A vintage cookbook from 1916. Gold Medal is manufactured by General Mills, which was not always called General Mills:
The company can trace its history to the Minneapolis Milling Company, founded in 1856 by Illinois Congressman Robert Smith, which leased power rights to mills operating along Saint Anthony Falls on the Mississippi River. Cadwallader C. Washburn acquired the company shortly after its founding and hired his brother, William D. Washburn to assist in the company's development. In 1866, the Washburns got into the business themselves, building the Washburn "B" Mill at the falls. At the time, the building was considered to be so large and output so vast that it could not possibly sustain itself. However, the company succeeded, and in 1874 he built the even bigger Washburn "A" Mill.In 1877, the mill entered a partnership with John Crosby to form the Washburn-Crosby Company. In that same year, Washburn sent William Hood Dunwoody to England to open the market for spring wheat. Dunwoody was successful and became a silent partner. Dunwoody would become immensely wealthy and went on to endow a Minneapolis hospital, Dunwoody Institute (now Dunwoody College of Technology), and a charitable home in Pennsylvania, Dunwoody Village.In 1878, the "A" mill exploded. There was a flour dust explosion that resulted in the deaths of 17 workers and also destroyed five nearby buildings. Construction of a new mill began immediately. Not only was the new mill safer but it also was able to produce a higher quality flour. The old grinding stones were replaced with automatic steel rollers. These new rollers were the first used throughout the world. These new rollers also were capable of producing more nutritious flour. Winter Wheat Flour was replaced by this new flour.In 1924, the company stepped in to take over a failing Twin Cities radio station, WLAG, renaming it WCCO (from Washburn-Crosby Company). General Mills itself was created in 1928 when Washburn-Crosby President James Ford Bell directed his company to merge with 26 other mills. (SOURCE: Wikipedia)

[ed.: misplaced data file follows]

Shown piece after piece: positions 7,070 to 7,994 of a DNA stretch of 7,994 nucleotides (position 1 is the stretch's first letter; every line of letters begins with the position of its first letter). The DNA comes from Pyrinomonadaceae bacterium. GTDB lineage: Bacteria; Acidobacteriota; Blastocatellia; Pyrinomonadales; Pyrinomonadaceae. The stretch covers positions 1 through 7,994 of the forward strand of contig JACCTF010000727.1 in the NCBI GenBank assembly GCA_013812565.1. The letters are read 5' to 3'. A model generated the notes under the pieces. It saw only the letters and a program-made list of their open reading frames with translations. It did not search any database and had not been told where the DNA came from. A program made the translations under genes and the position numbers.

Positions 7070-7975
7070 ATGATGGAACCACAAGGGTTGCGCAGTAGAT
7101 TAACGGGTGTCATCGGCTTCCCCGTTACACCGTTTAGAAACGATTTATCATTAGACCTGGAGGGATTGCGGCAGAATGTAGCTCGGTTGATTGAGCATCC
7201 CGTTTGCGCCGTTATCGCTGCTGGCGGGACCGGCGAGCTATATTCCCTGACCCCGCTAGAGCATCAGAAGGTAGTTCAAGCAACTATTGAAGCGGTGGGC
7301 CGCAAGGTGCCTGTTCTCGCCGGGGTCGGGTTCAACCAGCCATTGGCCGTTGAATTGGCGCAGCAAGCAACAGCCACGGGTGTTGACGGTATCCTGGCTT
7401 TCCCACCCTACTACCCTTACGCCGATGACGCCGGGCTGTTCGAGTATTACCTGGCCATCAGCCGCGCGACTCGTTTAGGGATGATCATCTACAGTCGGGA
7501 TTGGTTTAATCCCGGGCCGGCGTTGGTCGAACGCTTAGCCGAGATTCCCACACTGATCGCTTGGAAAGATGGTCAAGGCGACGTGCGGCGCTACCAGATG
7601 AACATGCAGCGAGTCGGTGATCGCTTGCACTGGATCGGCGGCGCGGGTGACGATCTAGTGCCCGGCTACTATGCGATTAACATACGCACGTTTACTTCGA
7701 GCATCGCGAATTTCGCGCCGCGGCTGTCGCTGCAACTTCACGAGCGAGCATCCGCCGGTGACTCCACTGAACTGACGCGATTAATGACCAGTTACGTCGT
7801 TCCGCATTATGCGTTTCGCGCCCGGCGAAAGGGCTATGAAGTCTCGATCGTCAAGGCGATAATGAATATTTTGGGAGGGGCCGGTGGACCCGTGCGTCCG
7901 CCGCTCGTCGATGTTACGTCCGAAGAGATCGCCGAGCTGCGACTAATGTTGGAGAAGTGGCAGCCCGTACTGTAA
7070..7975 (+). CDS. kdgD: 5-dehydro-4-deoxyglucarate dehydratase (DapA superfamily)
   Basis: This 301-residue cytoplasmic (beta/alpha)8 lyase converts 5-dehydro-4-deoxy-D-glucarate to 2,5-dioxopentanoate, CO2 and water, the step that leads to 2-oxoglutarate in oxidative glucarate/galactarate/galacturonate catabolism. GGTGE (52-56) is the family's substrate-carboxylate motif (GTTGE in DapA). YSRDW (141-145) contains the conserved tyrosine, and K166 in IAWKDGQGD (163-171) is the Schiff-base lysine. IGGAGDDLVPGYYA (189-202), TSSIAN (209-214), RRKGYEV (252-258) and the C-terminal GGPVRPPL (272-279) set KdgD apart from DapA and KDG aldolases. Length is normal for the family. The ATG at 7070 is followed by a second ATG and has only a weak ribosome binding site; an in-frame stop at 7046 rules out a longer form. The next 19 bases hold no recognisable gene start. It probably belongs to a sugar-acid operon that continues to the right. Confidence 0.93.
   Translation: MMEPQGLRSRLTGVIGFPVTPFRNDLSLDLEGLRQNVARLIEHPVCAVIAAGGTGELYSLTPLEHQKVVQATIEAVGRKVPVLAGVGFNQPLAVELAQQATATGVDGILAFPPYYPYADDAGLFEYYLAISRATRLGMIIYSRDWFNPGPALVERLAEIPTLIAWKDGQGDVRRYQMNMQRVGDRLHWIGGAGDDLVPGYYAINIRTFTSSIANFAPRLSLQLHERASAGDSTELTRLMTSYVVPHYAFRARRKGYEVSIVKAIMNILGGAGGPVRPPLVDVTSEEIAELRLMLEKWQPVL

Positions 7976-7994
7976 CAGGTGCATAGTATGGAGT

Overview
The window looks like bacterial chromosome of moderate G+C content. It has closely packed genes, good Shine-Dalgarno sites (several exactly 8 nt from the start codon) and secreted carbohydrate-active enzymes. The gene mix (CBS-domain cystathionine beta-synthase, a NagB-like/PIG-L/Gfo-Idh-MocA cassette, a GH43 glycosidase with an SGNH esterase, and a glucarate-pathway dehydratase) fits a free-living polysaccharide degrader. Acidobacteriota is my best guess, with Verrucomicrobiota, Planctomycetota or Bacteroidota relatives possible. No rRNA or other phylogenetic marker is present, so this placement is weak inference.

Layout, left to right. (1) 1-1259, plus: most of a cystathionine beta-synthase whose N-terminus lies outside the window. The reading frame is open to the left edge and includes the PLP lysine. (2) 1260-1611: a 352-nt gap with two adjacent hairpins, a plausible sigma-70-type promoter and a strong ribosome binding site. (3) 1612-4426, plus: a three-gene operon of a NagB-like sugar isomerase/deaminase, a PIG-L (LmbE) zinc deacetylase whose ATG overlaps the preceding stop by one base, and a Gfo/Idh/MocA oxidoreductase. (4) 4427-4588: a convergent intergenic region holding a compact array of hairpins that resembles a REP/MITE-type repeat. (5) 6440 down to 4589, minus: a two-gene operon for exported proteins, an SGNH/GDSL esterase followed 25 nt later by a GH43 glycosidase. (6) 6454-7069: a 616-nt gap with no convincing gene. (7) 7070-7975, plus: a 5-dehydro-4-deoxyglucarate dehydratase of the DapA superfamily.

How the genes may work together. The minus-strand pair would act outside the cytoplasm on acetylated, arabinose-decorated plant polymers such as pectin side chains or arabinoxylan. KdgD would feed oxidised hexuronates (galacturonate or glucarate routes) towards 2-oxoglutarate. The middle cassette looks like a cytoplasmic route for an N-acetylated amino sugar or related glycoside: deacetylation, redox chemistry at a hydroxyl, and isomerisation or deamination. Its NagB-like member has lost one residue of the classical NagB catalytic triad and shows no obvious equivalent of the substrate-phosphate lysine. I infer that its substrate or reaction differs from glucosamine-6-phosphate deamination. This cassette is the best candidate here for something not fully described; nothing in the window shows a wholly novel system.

And so it goes. I'll have to go through it and see if there are any interesting recipes to post.